Feeling Aged Out Of Jewish Life


I completely agree with Gary Rosenblatt about the need to engage the entire range of the Jewish community to fully invest in the future of the Jewish community and Israel (“Move Over, Millennials,” Between the Lines, March 21).

As a teen, my family and community did that with me. Not only did I have a bat mitzvah, but I was part of a large confirmation class that continued our Jewish education through 10th grade, and then a few of us continued on in our Jewish studies. As part of its Hebrew school program, my congregation arranged a six-week summer trip to Israel that was open to all confirmation class members. Ever since, I have strongly identified with my Jewish community and repeatedly visited Israel. It is a bond that once forged has not broken, even as it has been strained.

The strain I experienced also shows the importance of a community’s maintaining its engagement with the full range of its members. That lesson was brought home to me quite personally as an adult. Although I am a single woman, I have maintained my connection with the Jewish community through membership in a progressive Manhattan synagogue. I was far more active and committed, however, over 10 years ago when the synagogue’s singles outreach did not discriminate based on age. Approximately 10 years ago it ceased programming for single people over 40, and was less than welcoming to those who were over 40.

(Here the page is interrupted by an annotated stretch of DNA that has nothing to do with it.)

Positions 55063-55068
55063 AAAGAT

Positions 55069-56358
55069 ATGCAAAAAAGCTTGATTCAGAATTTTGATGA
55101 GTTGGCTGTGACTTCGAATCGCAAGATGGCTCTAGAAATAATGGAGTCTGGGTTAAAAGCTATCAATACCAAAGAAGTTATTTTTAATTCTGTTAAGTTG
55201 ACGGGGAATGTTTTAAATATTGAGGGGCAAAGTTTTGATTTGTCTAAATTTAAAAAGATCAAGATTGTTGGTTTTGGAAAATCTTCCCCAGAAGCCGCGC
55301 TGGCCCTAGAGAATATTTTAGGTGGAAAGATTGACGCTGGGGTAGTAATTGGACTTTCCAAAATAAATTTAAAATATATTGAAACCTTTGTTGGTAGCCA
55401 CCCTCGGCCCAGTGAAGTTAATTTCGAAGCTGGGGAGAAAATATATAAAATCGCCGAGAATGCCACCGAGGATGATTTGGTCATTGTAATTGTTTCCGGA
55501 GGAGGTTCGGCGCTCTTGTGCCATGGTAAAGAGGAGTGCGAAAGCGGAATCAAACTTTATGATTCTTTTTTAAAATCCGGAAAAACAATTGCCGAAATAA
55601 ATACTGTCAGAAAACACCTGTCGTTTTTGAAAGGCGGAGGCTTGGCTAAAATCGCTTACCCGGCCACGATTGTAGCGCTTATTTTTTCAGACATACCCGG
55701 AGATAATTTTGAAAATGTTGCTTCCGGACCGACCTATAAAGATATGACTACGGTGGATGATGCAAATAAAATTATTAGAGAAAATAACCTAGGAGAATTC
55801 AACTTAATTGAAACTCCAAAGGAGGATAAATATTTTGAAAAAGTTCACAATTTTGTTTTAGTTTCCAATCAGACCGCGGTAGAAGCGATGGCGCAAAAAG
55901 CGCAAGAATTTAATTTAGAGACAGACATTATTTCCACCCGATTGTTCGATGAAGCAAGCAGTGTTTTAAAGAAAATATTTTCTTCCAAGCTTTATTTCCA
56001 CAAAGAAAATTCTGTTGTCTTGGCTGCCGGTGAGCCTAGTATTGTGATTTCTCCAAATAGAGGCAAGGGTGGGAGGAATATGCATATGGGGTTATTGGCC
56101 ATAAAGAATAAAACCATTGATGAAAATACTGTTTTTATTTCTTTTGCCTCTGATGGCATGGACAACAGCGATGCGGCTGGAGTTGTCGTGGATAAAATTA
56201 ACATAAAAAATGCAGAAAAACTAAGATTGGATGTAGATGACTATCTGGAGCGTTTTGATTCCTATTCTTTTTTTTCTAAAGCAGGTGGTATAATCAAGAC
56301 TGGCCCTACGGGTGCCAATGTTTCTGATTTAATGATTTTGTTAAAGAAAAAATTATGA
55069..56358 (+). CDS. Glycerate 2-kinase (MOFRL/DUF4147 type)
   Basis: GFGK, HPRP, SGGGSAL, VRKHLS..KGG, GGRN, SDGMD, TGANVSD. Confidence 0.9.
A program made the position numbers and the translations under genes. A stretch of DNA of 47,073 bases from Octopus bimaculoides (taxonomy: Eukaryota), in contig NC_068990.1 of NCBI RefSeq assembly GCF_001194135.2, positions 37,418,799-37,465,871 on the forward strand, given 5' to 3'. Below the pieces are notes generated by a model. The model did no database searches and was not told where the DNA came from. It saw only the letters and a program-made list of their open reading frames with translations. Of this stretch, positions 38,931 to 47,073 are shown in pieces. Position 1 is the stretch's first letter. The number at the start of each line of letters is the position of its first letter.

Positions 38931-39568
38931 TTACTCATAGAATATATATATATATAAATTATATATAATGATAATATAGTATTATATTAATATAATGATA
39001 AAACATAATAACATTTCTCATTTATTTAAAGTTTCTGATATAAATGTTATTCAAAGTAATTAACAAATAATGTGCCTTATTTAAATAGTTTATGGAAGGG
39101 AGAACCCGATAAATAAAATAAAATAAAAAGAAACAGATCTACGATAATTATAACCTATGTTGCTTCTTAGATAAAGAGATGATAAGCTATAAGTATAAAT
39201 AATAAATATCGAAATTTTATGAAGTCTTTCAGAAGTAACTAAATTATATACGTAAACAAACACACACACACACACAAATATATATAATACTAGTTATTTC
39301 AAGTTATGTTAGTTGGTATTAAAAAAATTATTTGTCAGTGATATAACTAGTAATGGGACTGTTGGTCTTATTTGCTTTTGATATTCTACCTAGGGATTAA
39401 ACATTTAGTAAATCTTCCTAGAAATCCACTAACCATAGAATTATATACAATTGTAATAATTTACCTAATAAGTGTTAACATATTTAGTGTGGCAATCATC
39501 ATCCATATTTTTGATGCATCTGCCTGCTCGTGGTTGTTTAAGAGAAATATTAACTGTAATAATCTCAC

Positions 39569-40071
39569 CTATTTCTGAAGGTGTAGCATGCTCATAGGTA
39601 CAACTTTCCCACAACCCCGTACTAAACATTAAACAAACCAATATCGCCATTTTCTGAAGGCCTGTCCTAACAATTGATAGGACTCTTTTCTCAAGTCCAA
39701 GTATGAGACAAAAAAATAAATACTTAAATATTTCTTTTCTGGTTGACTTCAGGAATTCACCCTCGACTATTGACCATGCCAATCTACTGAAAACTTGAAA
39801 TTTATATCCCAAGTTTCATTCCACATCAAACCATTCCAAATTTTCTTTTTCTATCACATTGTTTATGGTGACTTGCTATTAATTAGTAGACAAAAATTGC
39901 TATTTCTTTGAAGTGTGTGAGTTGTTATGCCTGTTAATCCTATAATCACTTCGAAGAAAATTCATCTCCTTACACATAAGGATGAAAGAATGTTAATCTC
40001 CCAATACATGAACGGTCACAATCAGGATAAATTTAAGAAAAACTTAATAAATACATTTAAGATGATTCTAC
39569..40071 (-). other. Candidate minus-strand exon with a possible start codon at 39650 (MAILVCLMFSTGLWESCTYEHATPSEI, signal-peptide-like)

Eventually, the synagogue resumed some programming that targets adults between 35-55, and also over 55. Still, although I maintain my membership, I have not been able to comfortably resume my affiliation.

The simple reality is that something important was lost to me (and not yet found), and I am sure that I am not alone in experiencing that loss both within the congregation and within the larger Jewish community when I aged out of the programming target (even as I entered the fundraising target group). There is no question but that I am less engaged now than I was, even as I remain committed to the broader Jewish community and to Israel. But my commitment is not based on current engagement. Rather it is based on what was ingrained in me as a teen.